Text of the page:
Home-Heating Costs Enter Era of Volatility

The brisk winds and early snows that buffeted northern states in the past week sent a sharp reminder: The season of storm windows, weatherstripping, and heating bills has begun.

The price of natural gas and heating oil is going up this winter, experts say. And although they predict fuel prices will trend down in future winters, big gyrations may become the norm.

Thanks to increasing competition among utilities, energy prices could become as unpredictable as the weather. "You're trading a utility price of power for an unregulated price," says Bill Hughes of Charles River Associates, a Boston economic research firm. "There can be a lot more volatility."

Fortunately, consumers have a few years to adjust. And, when the time comes, they'll have new ways to insulate themselves from price swings and get lower prices, Mr. Hughes adds.

Homeowners who use oil heat have already seen the effects of roller-coaster prices.

This summer, analysts expected prices to fall because Iraq would reenter the oil market. Instead, Iraq was not allowed to sell oil, and home-heating oil prices rocketed upward. For a time, it looked as though America might run out of the stuff if the winter turned severe. Then, thanks to record production, the oil industry began replenishing heating-oil stocks and prices have begun to drop. The net result: Americans with oil heat will spend about 10 percent more to heat their homes this winter, the federal Energy Information Administration (EIA) forecasts, assuming normal weather.

But the ups and downs of the oil market directly affect only 10.6 percent of homes, mostly in the northeastern United States. Half of Americans rely on natural gas for heat and another 26 percent use electricity. For years, regulators have insulated homeowners from price swings in these fuels. Slowly, that is changing.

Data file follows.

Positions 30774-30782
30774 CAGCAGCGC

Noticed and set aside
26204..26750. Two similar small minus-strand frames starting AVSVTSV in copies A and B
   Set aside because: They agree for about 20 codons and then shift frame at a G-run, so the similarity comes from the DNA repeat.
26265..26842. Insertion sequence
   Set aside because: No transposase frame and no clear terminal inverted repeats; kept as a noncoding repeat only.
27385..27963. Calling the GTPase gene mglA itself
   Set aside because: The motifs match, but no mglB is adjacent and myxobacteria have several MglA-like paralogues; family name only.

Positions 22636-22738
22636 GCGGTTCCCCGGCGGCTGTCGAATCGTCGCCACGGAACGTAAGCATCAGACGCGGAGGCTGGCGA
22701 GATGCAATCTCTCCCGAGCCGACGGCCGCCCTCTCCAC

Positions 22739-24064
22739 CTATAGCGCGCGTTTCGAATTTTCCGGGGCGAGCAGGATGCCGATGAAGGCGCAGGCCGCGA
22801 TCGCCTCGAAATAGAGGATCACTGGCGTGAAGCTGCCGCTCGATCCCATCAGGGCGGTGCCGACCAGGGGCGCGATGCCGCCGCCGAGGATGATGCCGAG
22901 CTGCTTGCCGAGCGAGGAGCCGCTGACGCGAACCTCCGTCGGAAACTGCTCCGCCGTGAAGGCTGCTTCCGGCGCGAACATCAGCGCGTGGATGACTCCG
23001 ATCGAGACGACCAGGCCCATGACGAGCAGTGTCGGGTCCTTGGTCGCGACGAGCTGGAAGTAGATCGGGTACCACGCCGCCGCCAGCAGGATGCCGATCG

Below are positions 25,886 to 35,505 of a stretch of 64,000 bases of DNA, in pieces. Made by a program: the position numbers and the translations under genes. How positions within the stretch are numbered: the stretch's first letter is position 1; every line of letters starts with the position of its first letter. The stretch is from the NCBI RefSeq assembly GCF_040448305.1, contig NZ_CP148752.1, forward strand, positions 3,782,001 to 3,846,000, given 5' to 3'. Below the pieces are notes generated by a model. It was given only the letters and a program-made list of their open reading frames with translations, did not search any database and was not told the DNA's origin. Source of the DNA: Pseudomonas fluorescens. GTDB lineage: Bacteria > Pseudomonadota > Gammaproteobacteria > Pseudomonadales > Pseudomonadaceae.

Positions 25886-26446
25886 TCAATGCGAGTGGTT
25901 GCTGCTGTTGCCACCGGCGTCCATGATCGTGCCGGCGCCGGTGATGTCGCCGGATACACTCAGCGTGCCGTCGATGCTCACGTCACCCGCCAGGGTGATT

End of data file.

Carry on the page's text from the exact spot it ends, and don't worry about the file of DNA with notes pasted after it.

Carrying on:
For example, 14 utilities in 10 states are initiating programs to give their customers a choice of who will provide their natural gas, as are statewide programs in California, New York, and individual companies in Georgia, Maine, Massachusetts, Montana, and Ohio. By 2000, more than one in five Americans will be able to choose their natural gas provider, predicts the American Gas Association in Arlington, Va. Similar experiments are under way in electricity, which is relied on more in the South than in colder climes.

In theory, increased competition should mean lower, albeit more volatile, residential heating costs. In practice, such benefits are a few years away, analysts say, and they may not bring heating costs down that much because many utilities currently subsidize consumers by charging industrial customers more.

This winter, the EIA expects average natural gas prices to rise by 4.8 percent compared with a year ago. It forecasts average electric rates will actually fall, but by so little that homeowners will barely notice. And the decline will be related to weather and general economic conditions, not competition, says John Castagna, media relations director at the Edison Electric Institute in Washington.

The coming competition will give consumers new ways to save money on home-heating, experts say. They will be able to choose a new supplier. And, they will be able to insulate themselves from unexpectedly severe winters by locking in their energy prices through the increasingly popular flat-rate programs, now offered by several utilities as well as independent companies. It's a little like choosing a mortgage, says Mr. Hughes of Charles River. Some homeowners pick a fixed rate, others decide to live with the ups and downs of an adjustable mortgage.

At least 20 percent of residential customers in the Northeast already use fixed-price plans, says John Lichtblau, chairman of the Petroleum Industry Research Foundation, an energy-research group based in New York. "I have a feeling it will increase significantly after this winter."

Of course, the best way to save money on winter fuel is to use less of it.

The EIA suggests homeowners conduct periodic conservation inspections. Once their homes are well-insulated, people should consider using the least expensive fuel in their area. (Generally, natural gas is the cheapest, but this varies greatly by locality.) Finally, consider replacing an old heating system with a highly efficient one. The new system could start saving consumers money a lot sooner than the utility competition that's about to unfold.

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